Primary Outcome Measures :
  1. The primary endpoint to this study is to characterize the safety of bone marrow stromal cells (BMSC).

Information from the National Library of Medicine

Choosing to participate in a study is an important personal decision. Talk with your doctor and family members or friends about deciding to join a study. To learn more about this study, you or your doctor may contact the study research staff using the contacts provided below. For general information, Learn About Clinical Studies.

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Ages Eligible for Study:   18 Years to 75 Years   (Adult, Older Adult)
Sexes Eligible for Study:   All
Accepts Healthy Volunteers:   No

5.1.1 History of allogeneic SCT

Any subject who has received an allogeneic SCT at NIH is eligible if they have one or more of the following conditions. Subjects may continue to receive standard treatments for their condition but may not be entered onto a new investigational protocol to treat the condition during the period of evaluation of BMSC infusions. Acute GVHD

Biopsy confirmed within 14 days of investigational intervention (unless not possible to perform because of anatomical location or clinical contraindication) acute GVHD affecting gut and/or liver and/or skin, defined as steroid refractory: failure to respond to greater than or equal to 2mg/kg methylprednisolone (or equivalent) after 7 days OR steroid dependent: requiring methylprednisolone (or equivalent) greater than or equal to 1mg/kg for greater than or equal to 7days for control of GVHD. GVHD affecting the skin alone is rarely lethal and is excluded. Acute GVHD is defined using the NIH consensus definition inclusive of Classic acute (< 100 days after transplant or DLI, presence of acute GVHD features, absence of chronic GVHD features) AND Persistent/recurrent/late onset acute (> 100 days after transplant or DLI, presence of acute GVHD features, absence of chronic GVHD features). Marrow Failure

Poor graft function in the presence of >95% donor myeloid chimerism: defined as platelet or red cell transfusion dependent OR absolute neutrophil count persisting <500/ (Micro)l for 14 days without other reversible or treatable causes. Pulmonary injury

Lung injury from: Diffuse alveolar hemorrhage (DAH), Cryptogenic Organizing Pneumonia (COP), Bronchiolitis Obliterans Syndrome (BOS), idiopathic interstitial pneumonia (IP), Adult respiratory distress syndrome (ARDS) diagnosed by exclusion of active infection. Also worsening pneumomediastinum or pneumothorax persisting after 7 days; at risk for causing hemodynamic changes in association with any of these diagnoses. Hepatic injury

Clinically diagnosed sinusoidal obstruction syndrome (SOS), previously known as veno-occlusive disease (VOD), with bilirubin > 2 times ULN or transaminases >3 times ULN and rising. Hemorrhagic cystitis (HC)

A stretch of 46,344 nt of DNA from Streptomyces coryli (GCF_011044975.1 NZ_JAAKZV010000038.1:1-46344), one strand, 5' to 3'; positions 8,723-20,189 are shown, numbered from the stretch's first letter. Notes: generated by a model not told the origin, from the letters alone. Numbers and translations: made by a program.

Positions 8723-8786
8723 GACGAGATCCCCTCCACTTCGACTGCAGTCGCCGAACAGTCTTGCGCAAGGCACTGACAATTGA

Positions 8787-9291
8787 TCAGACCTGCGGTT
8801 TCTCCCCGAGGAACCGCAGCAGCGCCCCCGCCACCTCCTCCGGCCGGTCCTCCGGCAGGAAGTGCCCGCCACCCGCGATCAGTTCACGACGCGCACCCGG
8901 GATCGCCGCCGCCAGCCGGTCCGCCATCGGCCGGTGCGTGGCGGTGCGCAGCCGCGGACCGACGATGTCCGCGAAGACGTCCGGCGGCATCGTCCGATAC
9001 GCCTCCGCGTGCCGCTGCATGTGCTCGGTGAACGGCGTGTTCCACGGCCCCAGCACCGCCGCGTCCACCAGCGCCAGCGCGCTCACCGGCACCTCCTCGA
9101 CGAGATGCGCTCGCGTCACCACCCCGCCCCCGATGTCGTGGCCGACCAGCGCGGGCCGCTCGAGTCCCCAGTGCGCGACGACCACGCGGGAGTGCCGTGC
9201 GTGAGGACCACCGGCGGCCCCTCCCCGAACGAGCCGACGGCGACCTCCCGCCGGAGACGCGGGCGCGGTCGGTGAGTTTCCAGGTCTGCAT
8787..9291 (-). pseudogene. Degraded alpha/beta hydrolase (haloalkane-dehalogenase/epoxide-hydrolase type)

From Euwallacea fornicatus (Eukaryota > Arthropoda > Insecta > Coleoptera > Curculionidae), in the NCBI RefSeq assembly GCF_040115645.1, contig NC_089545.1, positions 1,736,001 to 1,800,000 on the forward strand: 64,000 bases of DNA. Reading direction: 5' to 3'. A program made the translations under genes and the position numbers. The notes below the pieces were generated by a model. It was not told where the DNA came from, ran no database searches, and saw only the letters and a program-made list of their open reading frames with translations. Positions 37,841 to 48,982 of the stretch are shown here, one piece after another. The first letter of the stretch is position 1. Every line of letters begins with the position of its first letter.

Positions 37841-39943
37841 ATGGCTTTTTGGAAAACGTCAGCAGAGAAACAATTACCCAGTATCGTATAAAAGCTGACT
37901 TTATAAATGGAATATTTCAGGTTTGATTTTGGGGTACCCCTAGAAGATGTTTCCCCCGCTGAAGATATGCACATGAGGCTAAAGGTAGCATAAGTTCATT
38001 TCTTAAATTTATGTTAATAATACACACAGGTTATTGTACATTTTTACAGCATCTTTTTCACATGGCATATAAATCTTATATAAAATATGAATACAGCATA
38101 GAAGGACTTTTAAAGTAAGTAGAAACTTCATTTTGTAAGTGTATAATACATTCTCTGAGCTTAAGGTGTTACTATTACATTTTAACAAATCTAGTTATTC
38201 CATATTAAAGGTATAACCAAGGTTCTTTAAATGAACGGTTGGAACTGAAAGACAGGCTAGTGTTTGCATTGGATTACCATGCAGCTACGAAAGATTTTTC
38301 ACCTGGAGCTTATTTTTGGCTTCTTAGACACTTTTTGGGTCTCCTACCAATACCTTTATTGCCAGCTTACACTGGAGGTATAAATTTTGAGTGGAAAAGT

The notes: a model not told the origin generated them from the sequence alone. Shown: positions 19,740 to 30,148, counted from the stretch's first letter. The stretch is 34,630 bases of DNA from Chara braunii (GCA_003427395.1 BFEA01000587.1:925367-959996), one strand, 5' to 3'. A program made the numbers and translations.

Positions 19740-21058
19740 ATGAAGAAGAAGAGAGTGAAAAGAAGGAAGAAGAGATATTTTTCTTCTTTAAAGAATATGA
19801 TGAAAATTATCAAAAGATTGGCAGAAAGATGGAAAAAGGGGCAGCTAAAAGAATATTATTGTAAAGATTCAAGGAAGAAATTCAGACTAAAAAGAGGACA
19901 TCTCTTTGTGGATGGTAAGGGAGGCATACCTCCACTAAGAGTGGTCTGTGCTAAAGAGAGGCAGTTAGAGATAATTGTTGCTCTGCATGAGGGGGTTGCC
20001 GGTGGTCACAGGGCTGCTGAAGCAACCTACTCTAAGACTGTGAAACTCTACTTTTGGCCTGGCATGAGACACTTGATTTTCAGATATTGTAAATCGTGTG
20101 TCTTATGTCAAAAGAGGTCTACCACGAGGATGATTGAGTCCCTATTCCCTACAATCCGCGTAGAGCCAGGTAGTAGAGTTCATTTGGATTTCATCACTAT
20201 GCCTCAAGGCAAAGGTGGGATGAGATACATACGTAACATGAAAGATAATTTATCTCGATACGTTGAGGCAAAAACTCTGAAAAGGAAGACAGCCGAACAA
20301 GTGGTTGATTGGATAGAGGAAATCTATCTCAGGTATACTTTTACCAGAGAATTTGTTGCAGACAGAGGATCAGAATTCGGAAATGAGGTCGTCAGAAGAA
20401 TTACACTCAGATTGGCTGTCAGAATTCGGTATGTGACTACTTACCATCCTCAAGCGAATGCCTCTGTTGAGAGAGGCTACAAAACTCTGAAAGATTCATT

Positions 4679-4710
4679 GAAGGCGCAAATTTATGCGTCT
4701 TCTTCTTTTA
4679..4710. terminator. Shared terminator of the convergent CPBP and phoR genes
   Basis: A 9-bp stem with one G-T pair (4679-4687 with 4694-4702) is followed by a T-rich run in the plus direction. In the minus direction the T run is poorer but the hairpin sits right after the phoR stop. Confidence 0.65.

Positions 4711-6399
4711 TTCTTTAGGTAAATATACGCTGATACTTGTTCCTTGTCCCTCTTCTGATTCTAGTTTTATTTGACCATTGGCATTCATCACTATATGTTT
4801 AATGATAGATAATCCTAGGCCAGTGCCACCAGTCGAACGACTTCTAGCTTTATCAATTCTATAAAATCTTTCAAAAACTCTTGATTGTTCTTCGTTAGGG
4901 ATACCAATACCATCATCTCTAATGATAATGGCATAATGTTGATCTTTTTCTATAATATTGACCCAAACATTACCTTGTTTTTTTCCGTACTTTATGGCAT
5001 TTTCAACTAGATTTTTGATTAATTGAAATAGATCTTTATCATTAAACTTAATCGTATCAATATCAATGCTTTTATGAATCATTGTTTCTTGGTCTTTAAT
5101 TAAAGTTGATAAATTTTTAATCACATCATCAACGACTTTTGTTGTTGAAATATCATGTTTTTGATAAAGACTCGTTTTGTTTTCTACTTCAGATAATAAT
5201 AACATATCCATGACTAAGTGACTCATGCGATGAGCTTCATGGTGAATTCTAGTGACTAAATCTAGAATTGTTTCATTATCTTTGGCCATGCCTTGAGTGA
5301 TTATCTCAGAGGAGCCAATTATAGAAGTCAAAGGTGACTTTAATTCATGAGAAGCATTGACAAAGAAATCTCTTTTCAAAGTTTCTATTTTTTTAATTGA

HC requiring continuous bladder irrigation OR requiring red cell or platelet transfusions at least intermittently for the past 7 days OR HC unresponsive to antivirals after 10 days. Gastrointestinal tract

Pneumoperitoneum, bowel perforation not susceptible to corrective surgery OR blood transfusion requirement > 1 unit per day for 7 days.

5.1.2 Age: greater than or equal to 18 years of age and less than or equal to 75 years of age.

5.1.3 Birth Control

Subjects of childbearing or child-fathering potential must be willing to use a medically acceptable form of birth control, which includes abstinence, while they are being treated on this study.

5.1.4 Transplant performed at NIH.


5.2.1 Breast feeding or pregnant females (due to unknown risk to fetus or newborn).

5.2.2 Allergic to gentamicin

5.2.3 Weight less than 20 kg (not informative for research sampling)

5.2.4 Patients with significant organ failure at baseline as evidenced by any of the following:

  1. <TAB>Symptomatic cardiac failure at rest or with minimal activity or exertion for which intervention is indicated
  2. <TAB>Creatinine > 3.0 X ULN
  3. <TAB>Decreased oxygen saturation at rest (e.g. pulse oximeter < 88% or PaO2 less than or equal to 55 mmHg)

Information from the National Library of Medicine

To learn more about this study, you or your doctor may contact the study research staff using the contact information provided by the sponsor.

Please refer to this study by its identifier (NCT number): NCT01633229

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United States, Maryland
National Institutes of Health Clinical Center, 9000 Rockville Pike
Bethesda, Maryland, United States, 20892
Sponsors and Collaborators
National Heart, Lung, and Blood Institute (NHLBI)
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Principal Investigator: Minocher M Battiwalla, M.D. National Heart, Lung, and Blood Institute (NHLBI)
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Responsible Party: National Heart, Lung, and Blood Institute (NHLBI) Identifier: NCT01633229    
Other Study ID Numbers: 120010
First Posted: July 4, 2012    Key Record Dates
Last Update Posted: December 12, 2019
Last Verified: March 8, 2018
Keywords provided by National Institutes of Health Clinical Center (CC) ( National Heart, Lung, and Blood Institute (NHLBI) ):
Immune Suppression
Marrow Failure
Regimen Related Toxicity
Graft-Versus-Host Disease
Additional relevant MeSH terms:
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Graft vs Host Disease
Immune System Diseases